Can someone recommend a laptop or tablet computer for a stroke patient who used to journal-need spell check and large keys?

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My Mother had several small strokes and has right-side numbness and a bit of right control issues. She also experiences memory and confusion issues that are exaggerated when fatigued. Prior to her stokes, she loved to journal an write cards & letters. I would love to learn about "Senior" Apps or programs.

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You need to consult an assistive technology specialist. They may also be able to tell you if Medicaid will pay if it is important to her communication. I used to do this job in the school system. This specialist will look at her abilities, language and motor skills as well as memory issues and determine which devices to try. IPad has many apps that may be helpful, but a laptop with special software may be most appropriate. There are easy speech to text programs that can cost anywhere from $0 to $200. With this an individual that has motor skills problems and intact speech can dictate easily into the word processing program. If they have word finding problems or spelling issues they can use a word prediction program that can give a list of probable words that would come next and will speak them to the author.
If they have more severe communication issues there are programs that use pictures and symbols to create sentences and the translate into written word. The specialist would be more able to help after meeting with you and your LO.
To find someone, you can go online and Google eldercare and assistive technology and look for a regional locator.
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Grammygirl didn't say the extent of the damage the stroke had, which is why I was asking about dementia. If that is involved, technology is not likely to help. I trust the physical therapist would recognize that and perhaps suggest other options.
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Because technology may be easy for us to use sometimes we think that if we just teach our elderly loved ones how to use it they will pick it up as easily as we did and enjoy it as much as we do.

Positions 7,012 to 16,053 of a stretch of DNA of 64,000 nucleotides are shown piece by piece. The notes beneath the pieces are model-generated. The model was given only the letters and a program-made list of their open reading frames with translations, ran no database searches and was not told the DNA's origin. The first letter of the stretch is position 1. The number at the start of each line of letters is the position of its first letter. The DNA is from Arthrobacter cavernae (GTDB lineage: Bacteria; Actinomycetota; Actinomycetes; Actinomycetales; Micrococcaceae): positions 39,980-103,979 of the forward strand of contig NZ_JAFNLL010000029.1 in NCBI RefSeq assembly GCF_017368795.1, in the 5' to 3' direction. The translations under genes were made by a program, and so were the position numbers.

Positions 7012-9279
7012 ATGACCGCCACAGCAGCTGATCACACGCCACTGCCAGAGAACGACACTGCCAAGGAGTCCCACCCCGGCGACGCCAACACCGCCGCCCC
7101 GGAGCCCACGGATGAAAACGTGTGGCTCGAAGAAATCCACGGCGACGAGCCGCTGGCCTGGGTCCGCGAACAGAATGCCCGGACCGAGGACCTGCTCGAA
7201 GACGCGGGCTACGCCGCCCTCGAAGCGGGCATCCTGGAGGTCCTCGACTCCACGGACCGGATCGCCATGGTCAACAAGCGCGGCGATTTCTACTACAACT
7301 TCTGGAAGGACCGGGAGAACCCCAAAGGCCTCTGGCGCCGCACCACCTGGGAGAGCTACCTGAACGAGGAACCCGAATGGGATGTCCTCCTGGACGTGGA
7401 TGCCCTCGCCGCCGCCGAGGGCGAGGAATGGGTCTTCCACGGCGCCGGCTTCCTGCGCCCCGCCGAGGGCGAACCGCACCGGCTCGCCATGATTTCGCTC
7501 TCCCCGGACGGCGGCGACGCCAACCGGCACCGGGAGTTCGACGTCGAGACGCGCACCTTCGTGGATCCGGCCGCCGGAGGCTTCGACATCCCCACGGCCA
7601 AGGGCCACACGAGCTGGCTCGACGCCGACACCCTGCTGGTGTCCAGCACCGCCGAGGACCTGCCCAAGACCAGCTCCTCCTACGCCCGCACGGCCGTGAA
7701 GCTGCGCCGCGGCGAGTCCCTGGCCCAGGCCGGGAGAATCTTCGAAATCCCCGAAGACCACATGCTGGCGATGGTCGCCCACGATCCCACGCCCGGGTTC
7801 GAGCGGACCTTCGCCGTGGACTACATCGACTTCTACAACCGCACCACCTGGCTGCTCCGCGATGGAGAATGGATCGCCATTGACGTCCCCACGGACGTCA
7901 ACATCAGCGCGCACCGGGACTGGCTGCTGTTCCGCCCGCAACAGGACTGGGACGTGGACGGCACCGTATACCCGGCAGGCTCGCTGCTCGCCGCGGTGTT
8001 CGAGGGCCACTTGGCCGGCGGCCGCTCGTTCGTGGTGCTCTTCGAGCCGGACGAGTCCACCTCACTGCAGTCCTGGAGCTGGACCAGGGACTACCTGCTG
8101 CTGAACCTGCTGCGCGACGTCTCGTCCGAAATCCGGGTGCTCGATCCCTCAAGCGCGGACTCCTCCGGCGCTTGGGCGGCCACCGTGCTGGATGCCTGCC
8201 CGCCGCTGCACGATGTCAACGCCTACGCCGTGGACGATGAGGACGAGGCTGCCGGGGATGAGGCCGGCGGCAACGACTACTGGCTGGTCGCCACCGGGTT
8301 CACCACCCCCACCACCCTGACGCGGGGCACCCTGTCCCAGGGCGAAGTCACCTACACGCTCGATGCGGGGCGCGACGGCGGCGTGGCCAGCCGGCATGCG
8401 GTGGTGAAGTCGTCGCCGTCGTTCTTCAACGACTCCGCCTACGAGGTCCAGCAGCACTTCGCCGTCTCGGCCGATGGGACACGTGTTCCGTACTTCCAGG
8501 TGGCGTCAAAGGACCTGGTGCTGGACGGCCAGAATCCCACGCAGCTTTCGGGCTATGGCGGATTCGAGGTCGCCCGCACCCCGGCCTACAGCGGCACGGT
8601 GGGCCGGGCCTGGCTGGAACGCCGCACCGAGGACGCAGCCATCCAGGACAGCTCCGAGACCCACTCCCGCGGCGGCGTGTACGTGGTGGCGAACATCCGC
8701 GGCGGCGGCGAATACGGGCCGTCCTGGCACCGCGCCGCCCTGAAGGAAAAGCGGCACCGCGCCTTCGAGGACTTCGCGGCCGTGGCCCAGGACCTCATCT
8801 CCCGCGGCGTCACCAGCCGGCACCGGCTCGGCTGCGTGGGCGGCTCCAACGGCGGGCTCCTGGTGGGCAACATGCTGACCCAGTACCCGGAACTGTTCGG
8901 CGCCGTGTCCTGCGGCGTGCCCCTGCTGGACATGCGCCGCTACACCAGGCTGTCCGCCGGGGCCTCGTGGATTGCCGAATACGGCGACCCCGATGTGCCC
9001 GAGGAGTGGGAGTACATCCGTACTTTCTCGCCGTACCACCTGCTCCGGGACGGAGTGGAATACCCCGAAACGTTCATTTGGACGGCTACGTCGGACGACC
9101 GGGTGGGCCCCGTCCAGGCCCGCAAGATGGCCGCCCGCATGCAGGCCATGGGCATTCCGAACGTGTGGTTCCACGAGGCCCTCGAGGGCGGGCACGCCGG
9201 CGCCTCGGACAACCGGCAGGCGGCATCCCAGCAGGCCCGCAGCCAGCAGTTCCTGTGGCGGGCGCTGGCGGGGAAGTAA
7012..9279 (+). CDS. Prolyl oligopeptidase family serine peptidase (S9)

In several different situations I have seen families buy CD players and iPads for their elderly loved ones with the confidence that their loved ones will love it once they get used to it. But not once have I ever seen an elderly person able to use the Tablet, iPad, or CD player on their own. They get overwhelmed and put it aside and never use it.

I bought my dad a portable DVD player and some of his favorite movies. The DVD player had 3 options: on/off, play, pause. I went through it with my dad and he ooh'd and ahh'd over it, seemed to like it, but left to his own devices he put it on the floor and turned his tv back on. He never once used the DVD player.

The family of an elderly lady in a nursing home bought her an iPad because she had seen her family using one and expressed some interest in it. Once the lady had the iPad she didn't want to touch the iPad so someone had to be with her and encourage her to use it. She wouldn't use it herself and her family realized that they could have just used their own iPad since this lady didn't want to touch her newly purchased iPad. She had dementia and it was too overwhelming and frustrating for her. I suggested to the family that they take it with them when they leave but they thought that the lady might use it when no one was around. Within a month of buying it not only did the lady not want to use it but it was stolen right out of her room.

I hate to sound like a Negative Nelly and I'm sure there are some exceptions but I've never seen an elderly person with dementia successfully navigate new technology. Most have difficulty just using cordless phones and remote controls that they've been using for decades.
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If your mother is receiving occupational or physical therapy related to the stroke, ask the therapist. I have found that the therapists are frequently the ones who are most aware of new technology or apps that would benefit their patients, especially long term once therapy is not covered. There may be a speech recognition program that they recommend that can augment the typing for someone who is struggling physically. Also check with Area Agency of Aging, they may know of providers in your area who have special equipment targeting this type of user.
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Has she been evaluated to see what was affected by the stroke? Do you know if she is able to journal/write as she did before? Will she be receiving therapy to help with the use of her arm? I might explore the memory and confusion you describe before making the purchase for a new computer. Of course, if it's just her arm use that is the problem, a new device might be helpful.
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